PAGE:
Clinicians unaware of data protection rules, says poll
A survey among members of the European Heart Rhythm Association (EHRA) shows that 88.3% of respondents regularly use instant messaging apps for sharing clinical information with medical colleagues. In doing so, however, they often disregard privacy policies.
The EHRA has recently released the findings of a survey conducted with 281 participants from 33 countries. The results show that the most commonly used messaging tools are WhatsApp and SMS, followed by Siilo, a GDPR-compliant medical messaging app that connects healthcare professionals.
More than 79% participants said they use WhatsApp, followed by SMS at 21.5%, and Siilo at 14.5%. 36% of survey participants stated that they use a messaging app at least once a week to exchange clinical data, while 22.4% do so at least once a day, and 17.5% more than once per day. The file most frequently sent via instant messaging is the ECG at 88.6%.
Instant messaging in healthcare comes second to face-to-face conversation, seeing more frequent use than telephone calls, emails, or video calls. A full 90.3% of the cardiologists surveyed receive clinical information via instant message.
“By using messaging services, colleagues from different specialties can be consulted in a short period of time,” Holger Eggebrecht, a cardiologist at Bethanien Hospital in Frankfurt am Main, said. “This leads to faster and more targeted treatment of patients.”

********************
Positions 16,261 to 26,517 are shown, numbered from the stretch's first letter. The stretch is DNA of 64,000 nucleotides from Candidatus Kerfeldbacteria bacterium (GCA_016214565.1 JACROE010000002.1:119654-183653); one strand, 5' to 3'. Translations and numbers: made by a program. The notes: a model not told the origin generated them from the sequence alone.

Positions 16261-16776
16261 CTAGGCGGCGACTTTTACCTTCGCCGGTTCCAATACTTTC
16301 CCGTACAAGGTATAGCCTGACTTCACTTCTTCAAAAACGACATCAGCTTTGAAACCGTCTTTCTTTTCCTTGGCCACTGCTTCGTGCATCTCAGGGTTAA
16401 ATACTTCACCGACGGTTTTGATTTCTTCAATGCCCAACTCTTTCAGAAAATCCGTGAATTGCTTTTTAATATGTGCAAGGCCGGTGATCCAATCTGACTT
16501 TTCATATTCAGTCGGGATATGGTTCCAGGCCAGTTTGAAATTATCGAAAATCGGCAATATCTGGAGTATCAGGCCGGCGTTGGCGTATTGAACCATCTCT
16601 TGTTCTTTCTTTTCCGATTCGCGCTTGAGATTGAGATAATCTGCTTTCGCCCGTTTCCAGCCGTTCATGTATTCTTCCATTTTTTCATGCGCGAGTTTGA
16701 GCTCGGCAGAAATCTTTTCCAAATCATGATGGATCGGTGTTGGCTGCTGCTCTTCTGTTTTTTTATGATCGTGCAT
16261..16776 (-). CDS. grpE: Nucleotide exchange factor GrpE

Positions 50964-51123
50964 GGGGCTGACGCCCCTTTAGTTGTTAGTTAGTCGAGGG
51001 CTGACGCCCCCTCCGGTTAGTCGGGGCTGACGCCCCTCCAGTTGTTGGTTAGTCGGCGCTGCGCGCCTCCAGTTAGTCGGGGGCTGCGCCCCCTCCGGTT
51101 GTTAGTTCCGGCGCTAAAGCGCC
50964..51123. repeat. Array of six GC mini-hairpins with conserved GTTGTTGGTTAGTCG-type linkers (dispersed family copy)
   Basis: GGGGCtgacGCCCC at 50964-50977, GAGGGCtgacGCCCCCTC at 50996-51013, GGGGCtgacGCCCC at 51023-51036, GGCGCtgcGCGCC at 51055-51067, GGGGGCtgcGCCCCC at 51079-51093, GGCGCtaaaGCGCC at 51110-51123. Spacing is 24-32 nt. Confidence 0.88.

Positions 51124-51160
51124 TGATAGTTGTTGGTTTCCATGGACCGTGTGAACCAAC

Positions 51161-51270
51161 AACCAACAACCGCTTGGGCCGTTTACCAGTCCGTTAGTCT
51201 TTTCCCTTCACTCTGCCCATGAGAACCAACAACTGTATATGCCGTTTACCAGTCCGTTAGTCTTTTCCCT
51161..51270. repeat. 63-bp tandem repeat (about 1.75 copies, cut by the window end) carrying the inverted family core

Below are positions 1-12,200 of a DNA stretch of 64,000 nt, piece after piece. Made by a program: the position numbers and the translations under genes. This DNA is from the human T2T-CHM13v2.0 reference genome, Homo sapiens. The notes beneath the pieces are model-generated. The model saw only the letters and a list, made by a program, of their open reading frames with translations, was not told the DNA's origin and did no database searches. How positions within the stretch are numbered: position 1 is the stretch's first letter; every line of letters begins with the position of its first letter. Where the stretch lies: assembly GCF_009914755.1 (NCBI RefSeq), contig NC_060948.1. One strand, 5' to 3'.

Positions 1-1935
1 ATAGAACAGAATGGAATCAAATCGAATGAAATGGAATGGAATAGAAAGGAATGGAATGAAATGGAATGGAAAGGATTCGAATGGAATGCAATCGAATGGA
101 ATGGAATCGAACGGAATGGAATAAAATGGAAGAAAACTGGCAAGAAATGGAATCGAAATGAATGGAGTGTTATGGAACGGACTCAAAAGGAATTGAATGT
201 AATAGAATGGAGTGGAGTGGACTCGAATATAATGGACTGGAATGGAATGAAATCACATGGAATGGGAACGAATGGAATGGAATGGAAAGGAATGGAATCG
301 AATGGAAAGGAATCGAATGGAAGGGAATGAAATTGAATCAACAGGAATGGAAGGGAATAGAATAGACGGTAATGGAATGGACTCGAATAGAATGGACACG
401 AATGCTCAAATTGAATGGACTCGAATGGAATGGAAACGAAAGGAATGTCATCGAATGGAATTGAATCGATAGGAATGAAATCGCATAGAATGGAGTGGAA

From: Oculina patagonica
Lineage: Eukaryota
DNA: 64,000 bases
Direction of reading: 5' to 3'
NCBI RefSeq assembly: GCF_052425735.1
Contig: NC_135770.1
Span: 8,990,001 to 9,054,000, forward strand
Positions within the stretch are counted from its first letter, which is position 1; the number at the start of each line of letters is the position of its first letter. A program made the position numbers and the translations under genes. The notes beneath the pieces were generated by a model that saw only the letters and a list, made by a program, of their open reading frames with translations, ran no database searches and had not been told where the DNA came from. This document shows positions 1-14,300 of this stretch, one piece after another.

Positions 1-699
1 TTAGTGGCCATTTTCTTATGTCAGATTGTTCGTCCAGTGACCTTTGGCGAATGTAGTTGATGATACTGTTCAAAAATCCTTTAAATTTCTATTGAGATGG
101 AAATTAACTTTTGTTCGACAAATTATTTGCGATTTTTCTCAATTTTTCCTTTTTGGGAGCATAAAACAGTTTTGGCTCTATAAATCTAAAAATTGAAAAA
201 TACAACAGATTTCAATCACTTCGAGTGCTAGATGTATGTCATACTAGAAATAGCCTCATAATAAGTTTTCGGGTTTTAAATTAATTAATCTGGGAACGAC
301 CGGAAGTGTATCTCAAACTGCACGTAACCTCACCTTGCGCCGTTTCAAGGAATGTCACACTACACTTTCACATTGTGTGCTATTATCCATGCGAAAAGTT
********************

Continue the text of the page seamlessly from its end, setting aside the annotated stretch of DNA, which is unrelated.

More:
Respondents most frequently share medical data with colleagues in the same department (79.4%), cardiologists from other institutions (63.6%), and colleagues from other specialties at the same institution (42.5%). Slightly more than half of the respondents (54.4%) also use instant messaging to consult with patients.
However the survey also found that there isn't a great deal of knowledge of the regulations around patient data. 29.3% of respondents admit they are unaware of EU data protection regulations when sharing clinical data. Nearly half of the clinical data is sent (43%) or received (44%) is not anonymised. 46.7% of respondents indicate there are no regulations in place at their institution regarding the sharing clinical data via instant messaging.
"With commercial apps, patients can’t be sure that their sensitive medical data won’t fall into the wrong hands" Sassan Sangsari, Medical Director at Siilo says. "It is therefore paramount that medical professionals opt for a secure service that complies with the high regulatory standards of the healthcare sector.”